Istana Cipanas

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Cipanas Palace
Istana Cipanas
Tjipanas Palace
Istana Cipanas from the front
Cipanas Palace
Alternative names Tjipanas palace
General information
Architectural style Colonial Dutch
Location Cipanas, Indonesia
Country Indonesia
Coordinates 6°44′01″S 107°02′28″E / 6.733569°S 107.041077°E / -6.733569; 107.041077
Elevation 1,100 m (3,609 ft)
Construction started 1740
Client Indonesian government
Owner Indonesian government
Technical details
Structural system wood
Floor area 7,760 m2 (83,500 sq ft)

Istana Cipanas (Indonesian pronunciation: [Istana tʃipanas]; meaning Cipanas Palace), is one of the six presidential palaces of Republic of Indonesia. It is located in Cipanas, West Java, Indonesia near a highway connecting Jakarta and Bandung through Puncak. Located approximately 103 kilometres (64 mi) from Jakarta, or about 20 kilometres (12 mi) from the city of Cianjur. Cipanas Palace is located in the village of Cipanas in Cianjur Regency, at the foot of Mount Gede and at an altitude of 1,100 metres (3,600 ft) above sea level. The building stands on an area of approximately 26 hectares (64 acres), with the area of the building approximately 7,760 square metres (83,500 sq ft).

Watercolor Lithography of Cipanas Palace as the residence of Dutch East Indies Governor-generals in 1880 by Josias Cornelis Rappard

History[edit]

The palatial residence was erected by a Dutch landlord named Van Heuts in 1740 during the rule of Governor General Gustaaf Willem van Imhoff. The area's reputation was for clean, fresh and cool mountain air and the building was made into a resort for Dutch Governor Generals.

The Cipanas villa (before it became Palace) was also the place where van Imhoff died in 1750, after being sick for two months. His body was buried in Tanah Abang, Jakarta, with a full Military rites. Besides being known as a builder of Buitenzorg Palace, Cisarua hospitals, and villas in Cipanas, Van Imhoff also known for establishing services in Academie de Marine at West Kalibesar, where the building was later named the Red Store.[1]

Commissioner General Leonard du Bus de Gisignies also loved to visit the palace for sulfur bathing and brought his secretary Sirardus Willem Carel graaf van Hogendorp (1820-1841). During their administration, Herman Willem Daendels (1808-1811) and Stamford Raffles (1811-1816) employed a few hundred people assigned to work in apple farms, flower gardens or in rice mills, as well as to take care of cows, sheep, and horses.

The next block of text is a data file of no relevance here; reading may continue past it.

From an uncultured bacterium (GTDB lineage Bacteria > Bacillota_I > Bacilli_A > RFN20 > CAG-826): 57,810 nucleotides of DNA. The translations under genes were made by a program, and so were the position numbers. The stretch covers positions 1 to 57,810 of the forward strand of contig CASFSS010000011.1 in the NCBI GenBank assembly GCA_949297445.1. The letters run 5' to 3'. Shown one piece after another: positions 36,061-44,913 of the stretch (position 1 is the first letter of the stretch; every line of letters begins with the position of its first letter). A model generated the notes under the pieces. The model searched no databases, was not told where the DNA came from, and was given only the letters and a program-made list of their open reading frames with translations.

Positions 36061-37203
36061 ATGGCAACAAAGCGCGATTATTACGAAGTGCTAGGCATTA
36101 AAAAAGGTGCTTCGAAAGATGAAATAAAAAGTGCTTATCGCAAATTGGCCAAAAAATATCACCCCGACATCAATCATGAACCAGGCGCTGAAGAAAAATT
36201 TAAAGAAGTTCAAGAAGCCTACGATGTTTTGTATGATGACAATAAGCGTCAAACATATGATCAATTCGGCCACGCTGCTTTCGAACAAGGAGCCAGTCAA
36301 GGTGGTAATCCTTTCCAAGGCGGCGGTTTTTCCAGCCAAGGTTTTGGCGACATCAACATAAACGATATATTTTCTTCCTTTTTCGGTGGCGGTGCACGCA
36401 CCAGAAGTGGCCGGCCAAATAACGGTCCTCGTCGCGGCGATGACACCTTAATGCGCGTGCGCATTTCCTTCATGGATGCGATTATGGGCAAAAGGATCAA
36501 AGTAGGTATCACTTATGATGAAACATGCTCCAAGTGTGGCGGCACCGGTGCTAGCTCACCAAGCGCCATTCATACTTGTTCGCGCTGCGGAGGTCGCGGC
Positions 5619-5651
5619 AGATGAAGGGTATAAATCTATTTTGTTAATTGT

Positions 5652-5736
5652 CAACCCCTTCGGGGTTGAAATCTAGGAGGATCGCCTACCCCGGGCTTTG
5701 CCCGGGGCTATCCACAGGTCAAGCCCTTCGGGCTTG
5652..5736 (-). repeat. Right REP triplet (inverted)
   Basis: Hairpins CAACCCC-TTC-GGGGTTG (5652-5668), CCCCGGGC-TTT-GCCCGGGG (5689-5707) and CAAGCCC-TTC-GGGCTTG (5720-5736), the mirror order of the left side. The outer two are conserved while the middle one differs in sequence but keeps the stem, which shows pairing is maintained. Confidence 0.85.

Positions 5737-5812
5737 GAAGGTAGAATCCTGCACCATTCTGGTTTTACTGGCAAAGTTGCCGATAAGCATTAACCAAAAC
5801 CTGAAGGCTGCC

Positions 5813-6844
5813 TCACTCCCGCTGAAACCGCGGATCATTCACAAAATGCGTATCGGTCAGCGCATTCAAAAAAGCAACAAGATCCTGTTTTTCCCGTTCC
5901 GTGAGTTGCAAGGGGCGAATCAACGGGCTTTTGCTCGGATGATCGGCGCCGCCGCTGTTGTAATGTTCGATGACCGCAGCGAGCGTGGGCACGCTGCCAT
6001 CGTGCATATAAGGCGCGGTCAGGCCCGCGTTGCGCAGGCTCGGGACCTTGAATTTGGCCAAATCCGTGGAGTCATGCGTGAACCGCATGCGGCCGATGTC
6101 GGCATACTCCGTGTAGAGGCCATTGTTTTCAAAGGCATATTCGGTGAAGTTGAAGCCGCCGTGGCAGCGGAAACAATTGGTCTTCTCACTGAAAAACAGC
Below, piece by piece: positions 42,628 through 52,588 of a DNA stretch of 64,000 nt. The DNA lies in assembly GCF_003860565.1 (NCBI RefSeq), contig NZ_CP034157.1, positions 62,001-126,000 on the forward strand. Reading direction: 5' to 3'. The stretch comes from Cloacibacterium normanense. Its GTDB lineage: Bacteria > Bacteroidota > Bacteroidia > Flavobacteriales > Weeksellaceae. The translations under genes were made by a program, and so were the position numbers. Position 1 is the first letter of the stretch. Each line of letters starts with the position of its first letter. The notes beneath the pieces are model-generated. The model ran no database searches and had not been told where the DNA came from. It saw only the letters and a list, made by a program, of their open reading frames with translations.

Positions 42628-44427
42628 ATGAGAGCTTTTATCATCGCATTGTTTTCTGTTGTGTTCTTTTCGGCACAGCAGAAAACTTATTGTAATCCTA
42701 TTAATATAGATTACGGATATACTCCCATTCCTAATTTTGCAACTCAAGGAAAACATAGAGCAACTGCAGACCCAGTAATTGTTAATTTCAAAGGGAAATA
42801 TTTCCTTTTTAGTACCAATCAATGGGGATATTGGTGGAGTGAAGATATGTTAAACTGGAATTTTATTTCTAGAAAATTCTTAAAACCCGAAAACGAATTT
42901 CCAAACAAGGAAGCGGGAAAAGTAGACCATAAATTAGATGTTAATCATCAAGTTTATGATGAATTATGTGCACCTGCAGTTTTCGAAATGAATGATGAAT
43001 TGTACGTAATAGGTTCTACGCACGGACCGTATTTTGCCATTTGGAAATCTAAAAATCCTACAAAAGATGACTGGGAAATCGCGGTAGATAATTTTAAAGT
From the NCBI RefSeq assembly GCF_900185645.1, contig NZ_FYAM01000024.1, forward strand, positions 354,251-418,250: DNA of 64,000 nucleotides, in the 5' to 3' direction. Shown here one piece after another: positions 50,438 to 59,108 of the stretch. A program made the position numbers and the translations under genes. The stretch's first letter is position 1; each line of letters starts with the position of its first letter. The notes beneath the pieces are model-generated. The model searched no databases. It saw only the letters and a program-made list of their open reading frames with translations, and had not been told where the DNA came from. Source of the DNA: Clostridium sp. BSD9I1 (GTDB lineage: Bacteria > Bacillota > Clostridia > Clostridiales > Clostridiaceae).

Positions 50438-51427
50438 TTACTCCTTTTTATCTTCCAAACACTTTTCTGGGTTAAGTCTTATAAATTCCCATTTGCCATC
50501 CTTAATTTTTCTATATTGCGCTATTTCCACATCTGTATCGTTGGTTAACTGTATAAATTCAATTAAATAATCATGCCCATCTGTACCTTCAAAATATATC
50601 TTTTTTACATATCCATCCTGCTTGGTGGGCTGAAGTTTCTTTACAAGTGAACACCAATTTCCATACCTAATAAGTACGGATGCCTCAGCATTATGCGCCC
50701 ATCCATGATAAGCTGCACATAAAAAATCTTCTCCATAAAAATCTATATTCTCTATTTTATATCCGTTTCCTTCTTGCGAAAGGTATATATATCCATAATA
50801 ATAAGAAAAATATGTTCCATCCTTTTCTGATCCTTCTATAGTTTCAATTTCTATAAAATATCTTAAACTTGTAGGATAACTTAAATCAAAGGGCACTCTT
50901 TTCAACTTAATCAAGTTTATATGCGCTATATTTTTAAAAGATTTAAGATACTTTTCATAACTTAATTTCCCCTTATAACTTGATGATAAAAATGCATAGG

Cipanas Presidential Palace also functioned as family residence of several Governors-General of the Netherlands East-Indies and their families. Among them were Andries Cornelis Dirk de Graeff and family (1926-1931), Bonifacius Cornelis de Jonge (1931), and the last was Alidius Tjarda van Starkenborgh Stachouwer shortly before the Japanese occupation of the Dutch East Indies occurred in 1942, where he and his family were then taken as Japanese prisoners and transferred to the Manchurian camp at Hsien in China.

Sukarno visited the Cipanas Palace frequently, mainly as a place to find inspiration for his speeches, especially to alert independence on August 17. The peaceful Cipanas and cool atmosphere was like a magnet that attracted all the ideas stored in the minds of Sukarno to paper. The Cipanas Palace was also the place where Sukarno held his wedding ceremony with Hartini in 1953.[1]

In 1954, Sukarno ordered the development of a remote studio in one of the top of the hill nearby the Cipanas Palace as a place to contemplate. Hilltop was chosen because it is a point where people can view Mount Gede in the morning clearly, before the fog then covered the peak.

Cipanas Presidential Palace has also been used for important events in the history of Republik Indonesia. On December 13, 1965, the dining Room in main Building was used by Sukarno's cabinet to have a meeting in making decision to change Indonesian money value from 1,000 to Rp 1.00 (Redenomination) during economic administration position held by Finance Minister Frans Seda.

In accordance with its function, the palace is not used to receive guests except for certain occasions, such as during the visit of Queen Juliana of the Netherlands to Indonesia in 1971, where she took the time to stop at the palace when visiting Indonesia. On April 14–17, 1993, Cipanas Palace was also used as a meeting place for Philippine's warring factions on the initiative of President Suharto. Foreign Minister Ali Alatas led negotiations between the Philippine government and the MNLF group (Moro National Liberation Front) led by Nur Misuari. All delegates were staying at Cipanas palace complex.[1]